I feel so bad for Qurat ul Ain Baloch. The poor thing was unknowingly made an accessory to murder. “Laal Meri Pat” is a massive and iconic Sufi Qalam and Coke Studio tried to make a progressive rock ballad out of it. The only thing it achieved was progressive disgust as I and all of Twitter were left aghast.

Facebook seems to have been on board with this heinous act but then again, it’s Facebook.

So the landmark tenth season had bad songs? That’s all that’s wrong here, right? I mean even icons like Mariah Carey have had off days. Well, no. There’s more wrong here then just bad performances, we just didn’t notice. Each year, Coke Studio would give us a few good songs and for a few months Pakistani music was alive. Then it would go and most of the artists involved wouldn’t make any new music for the rest of the year. Those who did would get flack for it because they relied on a little Indian help. What’s worse is, you pretty much had to be someone already or know someone to get on to Coke Studio.

While there are obvious exceptions to this, the importance of sources and nepotism became apparent in the tenth season. I mean we have Ali Zafar’s little brother, Sajjad Ali’s little girl and Shuja Haider’s little “friend” (okay no that sounds inappropriate. Read: friend) as part of the line up. Why it took us ten years to notice, I can’t say.

A work colleague told me recently: “Yeh Pakistan hai! yahan har cheez dus saal late ati hai!”

As Coke Studio 10 chugs along with lazily produced covers, relying too much on the people singing them than the music itself, BOB edges closer to finding Pakistan’s best amateur band. At this stage, both finalists Badnaam and Kashmir have massive followings already. I mean the show had a massive effect on the Pakistani youth from the moment it started. When a fan favourite band, Kamaaj didn’t make the top 8, within hours the hashtag #BringBackKamaaj was trending across the country. Compared to “Zaalima” going viral last year, this was completely organic and honestly very rare in Pakistan.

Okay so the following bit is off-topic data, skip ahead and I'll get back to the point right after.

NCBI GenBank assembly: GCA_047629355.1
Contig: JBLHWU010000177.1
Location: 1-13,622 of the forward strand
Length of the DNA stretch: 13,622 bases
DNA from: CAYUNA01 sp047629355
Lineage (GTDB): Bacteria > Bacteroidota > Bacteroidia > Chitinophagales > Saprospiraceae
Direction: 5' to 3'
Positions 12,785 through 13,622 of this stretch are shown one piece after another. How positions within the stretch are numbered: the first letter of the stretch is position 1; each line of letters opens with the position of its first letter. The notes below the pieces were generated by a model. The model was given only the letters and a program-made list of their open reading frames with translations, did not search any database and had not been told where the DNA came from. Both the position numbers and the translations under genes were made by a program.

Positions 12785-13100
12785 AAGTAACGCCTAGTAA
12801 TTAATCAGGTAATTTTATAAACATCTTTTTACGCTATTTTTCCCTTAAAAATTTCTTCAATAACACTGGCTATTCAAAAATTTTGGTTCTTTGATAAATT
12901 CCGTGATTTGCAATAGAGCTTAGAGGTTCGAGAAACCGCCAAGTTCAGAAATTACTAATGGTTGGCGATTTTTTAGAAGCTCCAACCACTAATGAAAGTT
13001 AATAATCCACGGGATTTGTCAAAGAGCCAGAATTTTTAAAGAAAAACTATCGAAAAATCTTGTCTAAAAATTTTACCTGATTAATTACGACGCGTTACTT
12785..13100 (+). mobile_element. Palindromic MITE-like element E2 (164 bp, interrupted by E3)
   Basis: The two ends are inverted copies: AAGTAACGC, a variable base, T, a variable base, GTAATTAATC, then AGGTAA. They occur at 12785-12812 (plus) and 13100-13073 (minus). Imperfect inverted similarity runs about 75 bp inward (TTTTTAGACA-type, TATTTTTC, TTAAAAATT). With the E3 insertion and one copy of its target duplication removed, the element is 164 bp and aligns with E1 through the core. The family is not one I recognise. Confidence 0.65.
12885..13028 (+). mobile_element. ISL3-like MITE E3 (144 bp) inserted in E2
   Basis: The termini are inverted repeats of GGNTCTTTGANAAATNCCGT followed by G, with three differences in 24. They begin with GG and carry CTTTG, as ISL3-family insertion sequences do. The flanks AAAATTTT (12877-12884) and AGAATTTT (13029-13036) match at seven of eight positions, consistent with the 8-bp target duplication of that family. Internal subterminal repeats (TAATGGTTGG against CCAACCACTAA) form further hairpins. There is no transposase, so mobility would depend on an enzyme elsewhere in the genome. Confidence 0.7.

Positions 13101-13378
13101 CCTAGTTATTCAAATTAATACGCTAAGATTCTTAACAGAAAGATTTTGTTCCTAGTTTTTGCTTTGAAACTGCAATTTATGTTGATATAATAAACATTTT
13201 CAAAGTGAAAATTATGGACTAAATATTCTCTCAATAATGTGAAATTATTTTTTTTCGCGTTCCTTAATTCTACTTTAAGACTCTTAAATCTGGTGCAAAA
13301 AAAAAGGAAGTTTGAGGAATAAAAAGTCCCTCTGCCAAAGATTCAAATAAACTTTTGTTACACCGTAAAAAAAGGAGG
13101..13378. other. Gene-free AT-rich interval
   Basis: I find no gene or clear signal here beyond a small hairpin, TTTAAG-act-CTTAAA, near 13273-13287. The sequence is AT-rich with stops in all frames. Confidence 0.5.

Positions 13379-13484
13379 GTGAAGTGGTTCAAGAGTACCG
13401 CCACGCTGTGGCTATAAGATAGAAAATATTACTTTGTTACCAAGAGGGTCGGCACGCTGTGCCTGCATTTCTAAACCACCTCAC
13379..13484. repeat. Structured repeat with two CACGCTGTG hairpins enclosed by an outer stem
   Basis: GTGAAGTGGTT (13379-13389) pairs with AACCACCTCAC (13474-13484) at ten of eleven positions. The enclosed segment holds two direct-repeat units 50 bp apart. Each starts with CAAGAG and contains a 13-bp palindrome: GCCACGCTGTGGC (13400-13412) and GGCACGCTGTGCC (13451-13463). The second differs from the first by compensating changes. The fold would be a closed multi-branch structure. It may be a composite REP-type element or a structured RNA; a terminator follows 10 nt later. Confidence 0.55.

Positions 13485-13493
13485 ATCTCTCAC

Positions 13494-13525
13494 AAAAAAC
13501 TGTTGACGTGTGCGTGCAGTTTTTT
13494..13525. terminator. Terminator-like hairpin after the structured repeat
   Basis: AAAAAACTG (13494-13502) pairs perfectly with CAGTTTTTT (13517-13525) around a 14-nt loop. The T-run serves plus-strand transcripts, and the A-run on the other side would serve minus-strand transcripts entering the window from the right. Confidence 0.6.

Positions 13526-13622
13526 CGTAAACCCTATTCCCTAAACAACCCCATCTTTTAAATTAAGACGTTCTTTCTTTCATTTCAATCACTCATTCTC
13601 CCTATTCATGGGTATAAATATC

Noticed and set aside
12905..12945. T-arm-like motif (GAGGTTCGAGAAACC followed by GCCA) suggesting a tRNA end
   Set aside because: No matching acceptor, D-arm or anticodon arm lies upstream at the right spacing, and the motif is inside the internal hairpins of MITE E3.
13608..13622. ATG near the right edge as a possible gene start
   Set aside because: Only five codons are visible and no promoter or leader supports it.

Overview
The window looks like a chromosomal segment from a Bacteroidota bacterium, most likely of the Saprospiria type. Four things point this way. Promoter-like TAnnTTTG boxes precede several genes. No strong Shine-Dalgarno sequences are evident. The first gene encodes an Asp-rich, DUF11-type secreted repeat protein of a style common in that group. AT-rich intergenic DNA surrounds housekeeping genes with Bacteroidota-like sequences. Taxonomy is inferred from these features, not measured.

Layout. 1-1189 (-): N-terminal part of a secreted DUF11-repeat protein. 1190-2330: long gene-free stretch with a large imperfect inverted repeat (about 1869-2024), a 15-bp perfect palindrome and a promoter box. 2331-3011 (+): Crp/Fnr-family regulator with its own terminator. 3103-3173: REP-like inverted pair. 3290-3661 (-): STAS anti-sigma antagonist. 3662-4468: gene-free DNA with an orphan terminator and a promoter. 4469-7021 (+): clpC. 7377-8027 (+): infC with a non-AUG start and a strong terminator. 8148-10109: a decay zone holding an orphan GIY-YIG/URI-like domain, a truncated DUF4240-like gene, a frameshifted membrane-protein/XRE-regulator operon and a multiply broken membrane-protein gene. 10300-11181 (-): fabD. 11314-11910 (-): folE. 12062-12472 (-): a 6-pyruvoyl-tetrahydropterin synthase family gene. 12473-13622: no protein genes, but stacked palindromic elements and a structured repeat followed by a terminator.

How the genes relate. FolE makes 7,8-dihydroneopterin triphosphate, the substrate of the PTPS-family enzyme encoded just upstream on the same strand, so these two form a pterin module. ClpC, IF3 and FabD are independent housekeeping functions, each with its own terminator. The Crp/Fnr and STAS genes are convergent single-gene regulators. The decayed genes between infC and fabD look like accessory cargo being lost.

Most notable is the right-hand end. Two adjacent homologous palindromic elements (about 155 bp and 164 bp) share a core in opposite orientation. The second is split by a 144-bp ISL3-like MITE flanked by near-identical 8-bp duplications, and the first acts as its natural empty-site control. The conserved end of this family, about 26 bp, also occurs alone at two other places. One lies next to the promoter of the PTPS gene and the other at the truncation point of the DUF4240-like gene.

The music is also leaps and bounds ahead of what its competitor is bringing to the table. While yeah, there are a few hitches here and there but these guys aren’t seasoned professionals (what’s your excuse Coke Studio?) the songs are incredibly creative and catchy, regardless of them being an original or a cover. Heck, Badnaam’s “Ishqnama” mashup for the finals had me smiling from ear to ear for two days straight. Beyond that, each show saw a performance from established musicians such as the incomparable Zeb Bangash and the amazing Sara Haider, performing new and original songs, and having more fun than they ever did on Coke Studio.

That last part is possibly me being too fanciful, but hey.


 

Act 3: And the winner of the X Factor is?

Okay wrong show I know but you get what I mean. One of the two, in my not so humble view, has the X Factor and one clearly doesn’t. You should be able to guess by now that my vote goes to Battle of the Band, for reasons you should understand by now as well.

The show is not only exciting but it’s finally giving Pakistan a proper platform for her to romance her one true love, music. And let’s face it, Pakistan Idol was a joke of a show, the only good thing that came from that train wreck was us meeting Qandeel Baloch (RIP queen) for the first time. It also means, and I’ve alluded to this while not expressly stating it because I was waiting for this moment to do so, Pakistani music won’t become a seasonal cottage industry.

I say that because not only does Pepsi give the winning band (please let it be Kashmir) a record contract, but also allows us, the general public to see the talent hidden in our country. Previously we had to rely on the underground music scene to see Pakistani music in its rawest form. Which isn’t the most accessible medium. But now that we’ve seen it and we’ve gotten invested and involved, my hope is that we appreciate it all the more. So I believe the future is bright for Pakistani music. All credit can’t go to Pepsi because hello! Patari gave us Abid Brohi but Pepsi did help push the action to the centre stage and there I hope it will stay.

On a final note, at this point, I hope Shaan Shahid has eaten up his earlier tweet about Battle of the Bands having no bands. I did tweet a shady reply to that already (it had the words “shaan mein ghustakhi”) but I just want to reiterate.

While Pepsi was late to the batter’s block, they hit a home-run. Damn, this is for a Pakistani audience! I should have made a cricket reference.

And curtain!